By Tony Attwood
You might recall a little piece I wrote about the outrageous allegations in the Telegraph about empty seats at matches at the Emirates. Using faked and misleading photographs the paper tried to make out that vast swathes of the ground were vacant during matches – even though the article admitted the number of unoccupied seats in the ground was around 1000 to 1500 – between 1.5% and 2% of capacity.
Compare and contrast if you will the situation the Tax Payers’ Stadium – the stadium whose unofficial name commemorates the fact that I, and perhaps you, paid for the wretched thing. For the game between State Aid United and Chelsea 20% of the seats were left empty. Some on purpose some because everyone knew in advance what was going to happen.
But even that didn’t stop a spot of bother in the stands.
Perhaps the greatest tragedy of the fighting in and around the Tax Payers Stadium last night was the fact that it was all utterly predictable and indeed was predicted. And it happened because it simply isn’t a football ground.
There are no less than five fundamental problems.
One is the layout of the stadium, which is designed as an athletics stadium, and so doesn’t afford good views, with even the closest to the pitch, a long distance away. I have been told by several people that everyone wants to stand, and even when they do they often can’t see very well.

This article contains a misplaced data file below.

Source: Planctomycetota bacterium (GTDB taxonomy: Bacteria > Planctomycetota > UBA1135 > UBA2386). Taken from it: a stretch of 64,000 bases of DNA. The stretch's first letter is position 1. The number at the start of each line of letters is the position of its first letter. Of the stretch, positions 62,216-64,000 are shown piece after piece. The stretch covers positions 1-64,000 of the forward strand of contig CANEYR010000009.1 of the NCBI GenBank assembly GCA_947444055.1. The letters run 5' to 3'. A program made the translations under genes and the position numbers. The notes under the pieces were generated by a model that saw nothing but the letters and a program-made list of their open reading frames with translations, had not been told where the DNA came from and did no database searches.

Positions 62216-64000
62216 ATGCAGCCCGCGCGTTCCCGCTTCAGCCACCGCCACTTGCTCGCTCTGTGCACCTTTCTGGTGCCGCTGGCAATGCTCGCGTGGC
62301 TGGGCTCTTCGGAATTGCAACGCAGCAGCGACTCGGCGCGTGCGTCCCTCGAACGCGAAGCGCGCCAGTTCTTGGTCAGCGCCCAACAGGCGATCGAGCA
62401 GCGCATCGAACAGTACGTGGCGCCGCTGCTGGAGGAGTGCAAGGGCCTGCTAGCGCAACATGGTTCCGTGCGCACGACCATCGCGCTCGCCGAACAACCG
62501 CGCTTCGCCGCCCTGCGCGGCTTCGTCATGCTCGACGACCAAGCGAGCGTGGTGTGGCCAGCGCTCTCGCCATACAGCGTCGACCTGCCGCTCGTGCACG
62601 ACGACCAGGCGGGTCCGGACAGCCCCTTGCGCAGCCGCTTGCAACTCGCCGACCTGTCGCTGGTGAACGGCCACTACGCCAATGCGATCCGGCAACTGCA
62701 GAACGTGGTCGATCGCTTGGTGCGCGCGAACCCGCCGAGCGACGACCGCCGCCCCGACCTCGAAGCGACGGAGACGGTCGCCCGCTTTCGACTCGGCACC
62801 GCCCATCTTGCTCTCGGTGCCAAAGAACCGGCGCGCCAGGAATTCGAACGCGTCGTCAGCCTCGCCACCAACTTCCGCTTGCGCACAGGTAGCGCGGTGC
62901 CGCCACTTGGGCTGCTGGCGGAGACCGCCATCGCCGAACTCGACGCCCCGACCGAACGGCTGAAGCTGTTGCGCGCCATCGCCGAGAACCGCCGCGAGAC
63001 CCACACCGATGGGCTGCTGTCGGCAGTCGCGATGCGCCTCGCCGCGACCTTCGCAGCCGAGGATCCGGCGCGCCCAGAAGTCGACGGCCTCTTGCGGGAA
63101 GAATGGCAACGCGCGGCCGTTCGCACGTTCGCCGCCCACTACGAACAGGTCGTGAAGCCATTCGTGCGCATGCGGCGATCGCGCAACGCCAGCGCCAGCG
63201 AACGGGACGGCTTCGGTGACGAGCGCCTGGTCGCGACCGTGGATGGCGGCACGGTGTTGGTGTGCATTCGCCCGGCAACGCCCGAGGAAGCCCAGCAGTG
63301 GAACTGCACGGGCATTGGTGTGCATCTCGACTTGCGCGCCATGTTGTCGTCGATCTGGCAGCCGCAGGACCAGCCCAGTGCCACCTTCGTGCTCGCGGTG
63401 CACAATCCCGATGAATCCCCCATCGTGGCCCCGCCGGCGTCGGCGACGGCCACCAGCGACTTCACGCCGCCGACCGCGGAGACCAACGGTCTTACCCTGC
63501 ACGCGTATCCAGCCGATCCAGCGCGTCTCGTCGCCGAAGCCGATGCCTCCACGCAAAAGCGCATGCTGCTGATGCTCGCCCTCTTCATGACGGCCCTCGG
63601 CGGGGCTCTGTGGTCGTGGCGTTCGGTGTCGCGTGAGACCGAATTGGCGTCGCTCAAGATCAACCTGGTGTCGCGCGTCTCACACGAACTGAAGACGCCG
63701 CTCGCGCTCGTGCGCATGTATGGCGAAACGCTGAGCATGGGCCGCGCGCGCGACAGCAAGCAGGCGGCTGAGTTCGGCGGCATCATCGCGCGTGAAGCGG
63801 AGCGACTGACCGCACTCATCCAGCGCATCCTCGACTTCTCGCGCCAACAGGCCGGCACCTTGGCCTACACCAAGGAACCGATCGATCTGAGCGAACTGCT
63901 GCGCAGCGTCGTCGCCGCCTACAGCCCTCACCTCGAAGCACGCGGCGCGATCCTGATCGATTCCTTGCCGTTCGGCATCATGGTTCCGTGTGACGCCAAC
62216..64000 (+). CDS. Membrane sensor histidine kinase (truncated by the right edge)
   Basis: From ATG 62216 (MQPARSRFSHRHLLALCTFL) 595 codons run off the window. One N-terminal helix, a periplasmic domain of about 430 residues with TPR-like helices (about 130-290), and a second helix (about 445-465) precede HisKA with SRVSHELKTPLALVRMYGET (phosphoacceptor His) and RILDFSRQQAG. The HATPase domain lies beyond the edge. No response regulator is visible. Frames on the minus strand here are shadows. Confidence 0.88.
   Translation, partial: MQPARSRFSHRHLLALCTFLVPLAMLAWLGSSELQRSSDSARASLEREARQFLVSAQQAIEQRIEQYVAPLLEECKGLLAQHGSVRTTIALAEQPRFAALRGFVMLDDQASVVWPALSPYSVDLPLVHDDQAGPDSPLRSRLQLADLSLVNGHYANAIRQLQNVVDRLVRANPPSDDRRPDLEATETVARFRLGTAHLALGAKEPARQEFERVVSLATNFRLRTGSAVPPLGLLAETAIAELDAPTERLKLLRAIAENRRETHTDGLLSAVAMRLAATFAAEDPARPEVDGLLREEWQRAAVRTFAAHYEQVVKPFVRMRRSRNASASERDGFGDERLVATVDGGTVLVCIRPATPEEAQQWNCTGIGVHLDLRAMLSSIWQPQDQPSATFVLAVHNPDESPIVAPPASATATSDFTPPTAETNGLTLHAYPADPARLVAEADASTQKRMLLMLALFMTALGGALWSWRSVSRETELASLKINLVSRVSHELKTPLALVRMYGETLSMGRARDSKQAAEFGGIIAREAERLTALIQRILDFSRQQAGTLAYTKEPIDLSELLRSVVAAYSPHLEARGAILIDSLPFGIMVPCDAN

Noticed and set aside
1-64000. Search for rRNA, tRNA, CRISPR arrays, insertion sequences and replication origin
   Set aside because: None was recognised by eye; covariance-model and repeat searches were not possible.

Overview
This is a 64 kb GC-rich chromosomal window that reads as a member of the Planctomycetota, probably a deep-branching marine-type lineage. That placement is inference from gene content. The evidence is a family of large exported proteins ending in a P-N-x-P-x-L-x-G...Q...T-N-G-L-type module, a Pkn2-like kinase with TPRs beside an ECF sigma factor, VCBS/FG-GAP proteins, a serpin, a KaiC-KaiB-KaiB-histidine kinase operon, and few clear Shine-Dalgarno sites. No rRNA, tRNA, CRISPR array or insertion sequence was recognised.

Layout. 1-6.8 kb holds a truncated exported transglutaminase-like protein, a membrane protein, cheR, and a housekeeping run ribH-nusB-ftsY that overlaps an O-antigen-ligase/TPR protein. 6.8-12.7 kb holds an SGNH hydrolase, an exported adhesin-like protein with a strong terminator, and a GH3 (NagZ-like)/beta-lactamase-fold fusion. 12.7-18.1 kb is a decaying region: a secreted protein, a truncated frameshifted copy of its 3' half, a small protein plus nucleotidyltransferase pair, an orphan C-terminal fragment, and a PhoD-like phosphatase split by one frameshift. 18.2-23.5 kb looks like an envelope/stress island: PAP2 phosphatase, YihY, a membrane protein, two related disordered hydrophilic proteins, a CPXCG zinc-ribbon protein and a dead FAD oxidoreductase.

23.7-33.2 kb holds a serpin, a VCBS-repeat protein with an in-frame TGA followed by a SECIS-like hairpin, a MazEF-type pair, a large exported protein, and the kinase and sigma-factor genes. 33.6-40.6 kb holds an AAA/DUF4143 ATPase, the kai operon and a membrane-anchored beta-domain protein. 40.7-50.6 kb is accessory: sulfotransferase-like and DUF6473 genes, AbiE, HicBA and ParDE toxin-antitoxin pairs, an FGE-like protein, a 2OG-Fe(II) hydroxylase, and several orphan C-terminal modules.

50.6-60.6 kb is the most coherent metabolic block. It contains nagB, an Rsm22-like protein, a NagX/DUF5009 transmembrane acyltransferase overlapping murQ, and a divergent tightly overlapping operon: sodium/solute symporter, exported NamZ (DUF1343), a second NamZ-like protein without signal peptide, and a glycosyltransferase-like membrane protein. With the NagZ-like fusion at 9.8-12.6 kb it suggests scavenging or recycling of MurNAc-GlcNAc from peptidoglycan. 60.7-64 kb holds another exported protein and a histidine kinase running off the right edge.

The second is that the ground itself was designed for events which would be attended by people coming along for a half day or even full day event – meaning it is made for easy movement around the arena – not what you really want in a Premier League ground where segregation is required. The consequences are noted below.
The third is that it is built in a park, where it was anticipated that happy families would meander and mingle before and after events, bathed in the glorious glow of the Olympics. And that’s where pitched and running battles can be had.
The fourth is it is run by the owners of State Aid United who seem to be congenitally incapable of sorting out issues with the local police force over such basics as a suitable radio system for communication inside the ground. The owners’ view seems to be “we haven’t paid for anything else – why should we pay for your radios?”
The fifth was explained by the Guardian, which wrote, “when the Chelsea supporters in the lower tier of the Sir Trevor Brooking stand made for the exit behind them they had to cross over a concourse and as some West Ham fans surged towards them the stewards fought to keep the rival factions apart. Objects including coins and ripped-up seats were thrown and, with a bottle-neck seeming to have formed… “
It is fact a stadium that is fundamentally flawed from the point of view of football, and mugs like me – people who believe that one should pay one’s taxes – are the ones paying for a) the mess and b) policing the mess.
So the club now has a standard line which is just cut and pasted after each incident. “West Ham United and London Stadium partners unreservedly condemn the behaviour of individuals involved in incidents during this fixture with ….” (just fill in the name of the opposition).